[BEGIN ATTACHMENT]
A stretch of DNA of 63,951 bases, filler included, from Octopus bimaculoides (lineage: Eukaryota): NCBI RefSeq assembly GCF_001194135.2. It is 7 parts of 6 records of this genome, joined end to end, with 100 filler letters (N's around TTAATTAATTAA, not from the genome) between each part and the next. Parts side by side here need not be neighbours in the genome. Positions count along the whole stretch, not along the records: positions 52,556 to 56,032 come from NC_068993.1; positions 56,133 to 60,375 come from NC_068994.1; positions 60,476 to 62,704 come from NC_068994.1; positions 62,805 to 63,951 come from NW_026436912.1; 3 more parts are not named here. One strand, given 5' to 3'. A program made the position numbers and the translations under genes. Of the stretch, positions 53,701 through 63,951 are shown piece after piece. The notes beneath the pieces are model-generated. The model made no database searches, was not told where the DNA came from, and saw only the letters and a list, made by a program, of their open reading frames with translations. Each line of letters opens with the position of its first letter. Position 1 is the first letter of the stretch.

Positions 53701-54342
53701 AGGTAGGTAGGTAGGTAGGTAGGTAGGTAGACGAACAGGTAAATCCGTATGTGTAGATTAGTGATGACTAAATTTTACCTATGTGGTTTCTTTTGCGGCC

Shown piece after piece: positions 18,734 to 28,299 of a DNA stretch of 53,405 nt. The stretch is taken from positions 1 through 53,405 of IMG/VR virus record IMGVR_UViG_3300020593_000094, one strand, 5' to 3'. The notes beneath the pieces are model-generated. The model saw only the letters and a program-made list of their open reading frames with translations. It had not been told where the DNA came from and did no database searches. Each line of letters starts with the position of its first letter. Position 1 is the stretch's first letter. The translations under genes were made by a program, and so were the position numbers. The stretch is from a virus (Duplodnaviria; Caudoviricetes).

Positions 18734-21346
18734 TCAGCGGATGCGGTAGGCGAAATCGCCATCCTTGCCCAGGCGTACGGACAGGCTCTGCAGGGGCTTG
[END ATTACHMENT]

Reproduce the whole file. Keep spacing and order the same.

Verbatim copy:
A stretch of DNA of 63,951 bases, filler included, from Octopus bimaculoides (lineage: Eukaryota): NCBI RefSeq assembly GCF_001194135.2. It is 7 parts of 6 records of this genome, joined end to end, with 100 filler letters (N's around TTAATTAATTAA, not from the genome) between each part and the next. Parts side by side here need not be neighbours in the genome. Positions count along the whole stretch, not along the records: positions 52,556 to 56,032 come from NC_068993.1; positions 56,133 to 60,375 come from NC_068994.1; positions 60,476 to 62,704 come from NC_068994.1; positions 62,805 to 63,951 come from NW_026436912.1; 3 more parts are not named here. One strand, given 5' to 3'. A program made the position numbers and the translations under genes. Of the stretch, positions 53,701 through 63,951 are shown piece after piece. The notes beneath the pieces are model-generated. The model made no database searches, was not told where the DNA came from, and saw only the letters and a list, made by a program, of their open reading frames with translations. Each line of letters opens with the position of its first letter. Position 1 is the first letter of the stretch.

Positions 53701-54342
53701 AGGTAGGTAGGTAGGTAGGTAGGTAGGTAGACGAACAGGTAAATCCGTATGTGTAGATTAGTGATGACTAAATTTTACCTATGTGGTTTCTTTTGCGGCC

Shown piece after piece: positions 18,734 to 28,299 of a DNA stretch of 53,405 nt. The stretch is taken from positions 1 through 53,405 of IMG/VR virus record IMGVR_UViG_3300020593_000094, one strand, 5' to 3'. The notes beneath the pieces are model-generated. The model saw only the letters and a program-made list of their open reading frames with translations. It had not been told where the DNA came from and did no database searches. Each line of letters starts with the position of its first letter. Position 1 is the stretch's first letter. The translations under genes were made by a program, and so were the position numbers. The stretch is from a virus (Duplodnaviria; Caudoviricetes).

Positions 18734-21346
18734 TCAGCGGATGCGGTAGGCGAAATCGCCATCCTTGCCCAGGCGTACGGACAGGCTCTGCAGGGGCTTG